The stretch of beach outside the cottage was piled with driftwood logs, and strewn with narrow bands of pebbles, broken purple clam shells, and thin black strands of seaweed.
My daughter and I were lucky enough to escape to Whidbey Island on a weekend that, we heard, was a soaker further south. Facebook posts from friends in Olympia bemoaned the rain – more of it! In Portland, sheets of water pounded my mom’s house, sending enough water streaming into the basement apartment that her tenant had to evacuate.
But on the island, Saturday’s morning skies verged on bright, a single gray layer of chiffon laid flat on the cutting table. By afternoon, the expanse had morphed to mottled cotton batting, torn and exposed against a pop of blue sky.
We expected to see whales. So when my daughter saw the archetypal bulge of a Gray’s back out the window early in the morning, she assumed it was the first of many. Perhaps we spent too long lingering at the table, our breakfast sandwiches stacked on blue and white plates, tea mugs steaming. The sandwiches were comforting – English muffins warmed and soft, with cheddar tucked beneath the belly of a fried egg.
By the time we started our long walk down the beach, the whales were gone. Or maybe the woman who sold us the mermaid necklace was right. You have to be up high, she said. You have to be intentional about it, scanning the surface of the water, or else you’ll miss them.
Movies helped make up for the lack of whale sightings. We snuggled under blankets in oversized chairs next to the wood stove and swapped chocolate squares. Earlier, my daughter helped with dinner prep by slicing the oyster and shiitake mushrooms. I broke apart the beech mushrooms and dry sautéed the lot together until they were browning and fragrant. A little salt, then butter, black pepper, onion, and shallot folded into a cream sauce.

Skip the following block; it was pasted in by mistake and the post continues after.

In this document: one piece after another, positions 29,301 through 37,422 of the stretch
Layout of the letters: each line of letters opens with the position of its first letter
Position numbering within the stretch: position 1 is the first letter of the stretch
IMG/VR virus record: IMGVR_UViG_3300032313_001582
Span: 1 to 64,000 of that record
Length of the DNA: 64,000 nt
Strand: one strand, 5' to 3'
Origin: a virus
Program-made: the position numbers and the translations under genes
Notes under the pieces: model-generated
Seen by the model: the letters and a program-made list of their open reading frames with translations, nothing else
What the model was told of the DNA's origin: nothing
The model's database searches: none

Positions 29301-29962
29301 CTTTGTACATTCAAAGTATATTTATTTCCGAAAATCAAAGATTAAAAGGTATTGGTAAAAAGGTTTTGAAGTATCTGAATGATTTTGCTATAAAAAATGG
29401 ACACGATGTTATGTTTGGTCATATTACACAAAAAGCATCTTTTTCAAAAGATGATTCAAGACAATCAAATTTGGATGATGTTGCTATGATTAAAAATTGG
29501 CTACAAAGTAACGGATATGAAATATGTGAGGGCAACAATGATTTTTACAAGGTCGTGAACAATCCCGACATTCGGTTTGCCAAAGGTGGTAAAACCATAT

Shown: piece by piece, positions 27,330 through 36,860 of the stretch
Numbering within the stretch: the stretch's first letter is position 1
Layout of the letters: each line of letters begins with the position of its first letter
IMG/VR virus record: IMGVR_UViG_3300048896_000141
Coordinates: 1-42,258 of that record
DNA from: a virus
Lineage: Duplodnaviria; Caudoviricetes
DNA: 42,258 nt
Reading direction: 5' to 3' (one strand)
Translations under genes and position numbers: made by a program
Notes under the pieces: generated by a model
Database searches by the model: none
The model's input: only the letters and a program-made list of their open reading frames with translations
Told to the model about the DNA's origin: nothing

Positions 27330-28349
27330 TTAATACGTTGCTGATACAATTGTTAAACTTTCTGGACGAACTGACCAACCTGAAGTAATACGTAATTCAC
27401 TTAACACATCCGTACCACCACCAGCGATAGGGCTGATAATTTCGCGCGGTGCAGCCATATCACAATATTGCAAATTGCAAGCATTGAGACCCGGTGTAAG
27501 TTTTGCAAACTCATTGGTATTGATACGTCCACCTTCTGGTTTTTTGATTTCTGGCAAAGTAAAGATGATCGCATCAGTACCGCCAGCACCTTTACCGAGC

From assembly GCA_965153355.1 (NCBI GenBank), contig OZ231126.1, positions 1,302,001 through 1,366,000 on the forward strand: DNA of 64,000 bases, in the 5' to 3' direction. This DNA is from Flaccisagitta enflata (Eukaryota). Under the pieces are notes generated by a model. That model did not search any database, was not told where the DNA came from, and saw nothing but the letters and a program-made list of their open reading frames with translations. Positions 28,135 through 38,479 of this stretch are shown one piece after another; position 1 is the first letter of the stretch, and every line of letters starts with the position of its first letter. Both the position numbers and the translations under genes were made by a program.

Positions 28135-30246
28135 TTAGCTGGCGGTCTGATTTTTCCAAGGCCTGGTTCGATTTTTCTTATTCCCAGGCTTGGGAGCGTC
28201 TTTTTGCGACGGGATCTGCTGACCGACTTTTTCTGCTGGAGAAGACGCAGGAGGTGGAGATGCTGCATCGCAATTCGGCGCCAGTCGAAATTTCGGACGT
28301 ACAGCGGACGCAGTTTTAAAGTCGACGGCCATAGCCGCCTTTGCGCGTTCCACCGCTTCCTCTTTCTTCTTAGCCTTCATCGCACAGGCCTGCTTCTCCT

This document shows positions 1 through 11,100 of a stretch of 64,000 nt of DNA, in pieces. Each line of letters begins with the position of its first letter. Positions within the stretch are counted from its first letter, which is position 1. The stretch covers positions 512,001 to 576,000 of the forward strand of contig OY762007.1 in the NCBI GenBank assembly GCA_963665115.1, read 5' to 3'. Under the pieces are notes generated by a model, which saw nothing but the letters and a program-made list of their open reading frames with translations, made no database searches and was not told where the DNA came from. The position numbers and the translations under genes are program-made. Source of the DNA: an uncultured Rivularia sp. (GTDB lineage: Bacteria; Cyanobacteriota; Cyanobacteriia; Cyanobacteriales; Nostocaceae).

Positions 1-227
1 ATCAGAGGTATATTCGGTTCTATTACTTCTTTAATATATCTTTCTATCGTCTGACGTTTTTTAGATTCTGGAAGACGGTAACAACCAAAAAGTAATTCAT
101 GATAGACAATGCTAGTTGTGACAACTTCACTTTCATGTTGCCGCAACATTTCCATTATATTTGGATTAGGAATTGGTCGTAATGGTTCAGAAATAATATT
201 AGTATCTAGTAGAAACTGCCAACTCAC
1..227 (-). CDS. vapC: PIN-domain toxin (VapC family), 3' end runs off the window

The cabin was dotted with pretty things: vintage fishing photos, a collection of sea glass, small planters brimming with succulents, even a copy of The Art of Fermentation on a living room table. The kitchen was big enough to contemplate a preserving project with more than passing seriousness: a week here to do nothing but walk on the beach, stuff cabbage and salt into Mason jars, and make sour pickles. Maybe we need to come back during the harvest.
The place had the kind of airiness and whimsy – white paneled walls and ceilings, big beachside windows, wavy glassed-in cabinetry – that lends itself to daydreams. And, of course, to post-beach games of Connect 4, couch naps, and late-night talks.